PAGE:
Wednesday, 23 March 2016

10 Cloverfield Lane; small, simple, gripping

I didn’t know if I was going to like 10 Cloverfield Lane, but I know enough about JJ Abrams to know that my best chance of liking it was to go and see it before anyone had a chance to tell me all about it. The Abrams schtick is that nothing is quite what it seems, which is all very well and good until the movie gets onto the internets. So, get there early and make the most of it; like fish, Abrams is not a thing which keeps well.

And it’s a good little movie. Considering that it’s got Cloverfield DNA, it’s a surprisingly good movie. Luckily, they ditched the gimmick from Cloverfield, and even more luckily they went and hired themselves a couple of actors and locked them in a box where they had nothing to distract them from acting. John Goodman is so loveable normally that Howard makes a great villain, and Mary Elizabeth Winstead’s Michelle is perfectly convincing as a smart woman who never gives up trying to improvise her way out of impossible situations. 

The first of which is trying to figure out whether John Howard's an absolute monster, or just a horrible prick trying to do the right thing. Which leads into the second problem; there’s definitely some kind of monster round the place, but is it Howard, or is he right about there being a holocaust underway outside the bunker he’s locked Michelle into? Or is it both? And indeed, is this another take on Room and Unbreakable Kimmy Schmidt just pretending to be a Cloverfield movie so as to really wind you up for the punch line?

Well, all of that would be telling. 

What I can say, without fear of ruining very much, is that the midgame is absolutely nerve-wracking. Goodman just exudes menace; no matter whether there’s anything out there, or how evil he might really be, he’s got a bad side a mile wide, and with three people stuck in a bunker with nowhere to go, there’s no safe place for tantrums. Howard and Michelle and dumb handyman Emmet are as ill matched as three people can be, and the whole middle of the movie is dominated by the feeling that any of them could snap at any moment.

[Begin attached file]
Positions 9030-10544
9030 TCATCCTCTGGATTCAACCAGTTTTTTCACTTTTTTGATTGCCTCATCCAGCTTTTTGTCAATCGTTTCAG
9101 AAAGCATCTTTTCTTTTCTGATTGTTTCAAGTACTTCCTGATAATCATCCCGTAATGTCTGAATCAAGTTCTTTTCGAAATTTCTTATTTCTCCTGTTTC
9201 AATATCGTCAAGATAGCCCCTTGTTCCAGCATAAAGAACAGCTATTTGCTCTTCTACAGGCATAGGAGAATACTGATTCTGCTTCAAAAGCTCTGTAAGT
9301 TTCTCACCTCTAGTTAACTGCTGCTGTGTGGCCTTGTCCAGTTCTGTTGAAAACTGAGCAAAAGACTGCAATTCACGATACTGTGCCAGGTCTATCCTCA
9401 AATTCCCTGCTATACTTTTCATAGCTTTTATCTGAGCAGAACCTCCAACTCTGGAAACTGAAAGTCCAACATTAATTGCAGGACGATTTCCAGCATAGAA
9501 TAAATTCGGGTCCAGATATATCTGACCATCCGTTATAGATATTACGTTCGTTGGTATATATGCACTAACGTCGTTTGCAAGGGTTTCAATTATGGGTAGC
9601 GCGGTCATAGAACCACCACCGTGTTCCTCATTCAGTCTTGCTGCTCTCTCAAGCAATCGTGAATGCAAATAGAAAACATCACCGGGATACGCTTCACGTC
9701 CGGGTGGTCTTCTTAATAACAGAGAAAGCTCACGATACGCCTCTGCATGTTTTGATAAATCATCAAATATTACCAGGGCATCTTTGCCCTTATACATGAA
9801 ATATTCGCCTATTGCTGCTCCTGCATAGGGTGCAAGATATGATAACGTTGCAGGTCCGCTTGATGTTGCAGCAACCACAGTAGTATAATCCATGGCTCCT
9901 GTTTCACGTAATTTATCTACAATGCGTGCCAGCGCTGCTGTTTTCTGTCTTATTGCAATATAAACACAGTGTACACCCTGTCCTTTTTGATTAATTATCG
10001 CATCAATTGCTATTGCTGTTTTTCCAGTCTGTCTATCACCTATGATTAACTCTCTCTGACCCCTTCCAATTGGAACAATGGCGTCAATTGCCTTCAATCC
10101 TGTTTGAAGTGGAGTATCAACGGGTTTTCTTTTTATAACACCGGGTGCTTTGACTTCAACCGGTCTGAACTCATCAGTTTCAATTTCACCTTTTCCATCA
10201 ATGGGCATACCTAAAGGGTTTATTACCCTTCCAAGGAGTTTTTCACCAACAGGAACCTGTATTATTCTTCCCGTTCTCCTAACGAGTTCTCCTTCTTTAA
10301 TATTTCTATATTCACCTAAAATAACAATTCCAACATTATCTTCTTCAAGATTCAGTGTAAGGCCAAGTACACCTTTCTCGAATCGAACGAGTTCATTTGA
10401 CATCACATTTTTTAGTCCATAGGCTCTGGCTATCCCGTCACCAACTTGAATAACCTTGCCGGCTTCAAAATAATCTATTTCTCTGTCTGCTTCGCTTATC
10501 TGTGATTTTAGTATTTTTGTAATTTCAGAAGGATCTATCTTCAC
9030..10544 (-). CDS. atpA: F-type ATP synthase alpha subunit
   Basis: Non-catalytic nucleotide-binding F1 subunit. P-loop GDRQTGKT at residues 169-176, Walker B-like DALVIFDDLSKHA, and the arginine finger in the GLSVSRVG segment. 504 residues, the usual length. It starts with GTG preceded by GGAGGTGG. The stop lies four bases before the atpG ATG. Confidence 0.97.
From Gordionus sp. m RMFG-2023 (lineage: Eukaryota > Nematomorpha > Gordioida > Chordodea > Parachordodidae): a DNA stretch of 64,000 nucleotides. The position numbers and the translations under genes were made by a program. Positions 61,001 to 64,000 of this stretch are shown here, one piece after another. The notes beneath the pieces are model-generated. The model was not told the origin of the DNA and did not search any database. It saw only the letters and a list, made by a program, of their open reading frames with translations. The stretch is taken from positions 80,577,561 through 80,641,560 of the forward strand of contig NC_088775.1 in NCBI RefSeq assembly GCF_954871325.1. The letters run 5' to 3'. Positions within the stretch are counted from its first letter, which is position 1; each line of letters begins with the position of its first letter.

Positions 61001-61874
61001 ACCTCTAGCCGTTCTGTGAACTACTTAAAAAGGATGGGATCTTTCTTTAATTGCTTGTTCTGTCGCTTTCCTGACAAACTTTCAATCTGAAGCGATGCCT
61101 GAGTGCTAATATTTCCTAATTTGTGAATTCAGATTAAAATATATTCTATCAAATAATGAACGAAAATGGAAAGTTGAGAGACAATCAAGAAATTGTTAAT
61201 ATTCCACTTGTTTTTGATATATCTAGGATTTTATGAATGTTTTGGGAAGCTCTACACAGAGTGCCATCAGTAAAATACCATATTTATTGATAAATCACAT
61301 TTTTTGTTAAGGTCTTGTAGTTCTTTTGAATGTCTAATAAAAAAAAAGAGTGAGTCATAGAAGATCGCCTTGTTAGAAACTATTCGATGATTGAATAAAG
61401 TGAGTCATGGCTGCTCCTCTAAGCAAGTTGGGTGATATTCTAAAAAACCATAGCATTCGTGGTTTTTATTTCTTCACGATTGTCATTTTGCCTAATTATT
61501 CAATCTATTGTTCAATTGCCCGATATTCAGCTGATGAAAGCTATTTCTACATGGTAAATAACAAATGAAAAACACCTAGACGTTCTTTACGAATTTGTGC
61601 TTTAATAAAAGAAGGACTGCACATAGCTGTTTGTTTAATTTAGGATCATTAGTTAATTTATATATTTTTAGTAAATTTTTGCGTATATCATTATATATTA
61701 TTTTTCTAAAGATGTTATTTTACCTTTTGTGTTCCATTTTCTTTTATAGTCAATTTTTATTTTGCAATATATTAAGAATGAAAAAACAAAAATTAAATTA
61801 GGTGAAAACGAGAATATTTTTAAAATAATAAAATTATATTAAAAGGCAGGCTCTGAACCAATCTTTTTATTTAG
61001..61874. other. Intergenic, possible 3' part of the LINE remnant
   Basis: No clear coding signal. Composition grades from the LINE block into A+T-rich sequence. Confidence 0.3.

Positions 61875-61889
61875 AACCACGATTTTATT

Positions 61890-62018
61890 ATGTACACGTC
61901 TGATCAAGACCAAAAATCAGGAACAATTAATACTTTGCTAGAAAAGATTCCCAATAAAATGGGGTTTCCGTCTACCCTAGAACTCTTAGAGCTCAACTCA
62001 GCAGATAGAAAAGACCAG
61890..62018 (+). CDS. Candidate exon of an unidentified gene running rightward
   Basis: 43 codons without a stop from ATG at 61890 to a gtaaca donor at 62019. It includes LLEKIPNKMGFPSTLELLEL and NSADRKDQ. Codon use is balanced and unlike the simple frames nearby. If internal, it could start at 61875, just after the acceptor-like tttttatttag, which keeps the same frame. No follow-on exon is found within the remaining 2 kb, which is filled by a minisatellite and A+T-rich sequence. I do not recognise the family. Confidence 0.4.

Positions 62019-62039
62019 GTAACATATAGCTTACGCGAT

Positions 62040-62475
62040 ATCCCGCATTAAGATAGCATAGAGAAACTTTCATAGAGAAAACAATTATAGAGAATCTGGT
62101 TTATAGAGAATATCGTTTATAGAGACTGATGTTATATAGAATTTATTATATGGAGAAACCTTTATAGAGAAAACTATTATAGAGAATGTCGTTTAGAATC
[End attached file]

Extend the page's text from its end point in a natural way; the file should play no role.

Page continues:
There is stuff that doesn’t hang together properly; Michelle starts off in the bunker with a leg brace for her knee, and is hopping around fine without effort a lot earlier than I ever was. Not that I grudge her the rapid recovery, but I spent most of the movie hoping she wouldn’t bang her knee into something painful. There’s other stuff which hangs together almost too well; there’s a Chekhovian economy of props that gets a bit excessive when a bottle of whiskey from the opening scene turns into a ludicrously effective molotov cocktail for the climax.

There’s a hint in the whole thing that Abrams has some kind of long con in his mind, where all kinds of stories might get told around the edges of the origin story, and I have to admit that as things wrap up, I was almost interested in seeing what else might come up. But the first movie’s kind of a mess, and you can’t keep locking a couple of good actors in a basement and hoping it works out.

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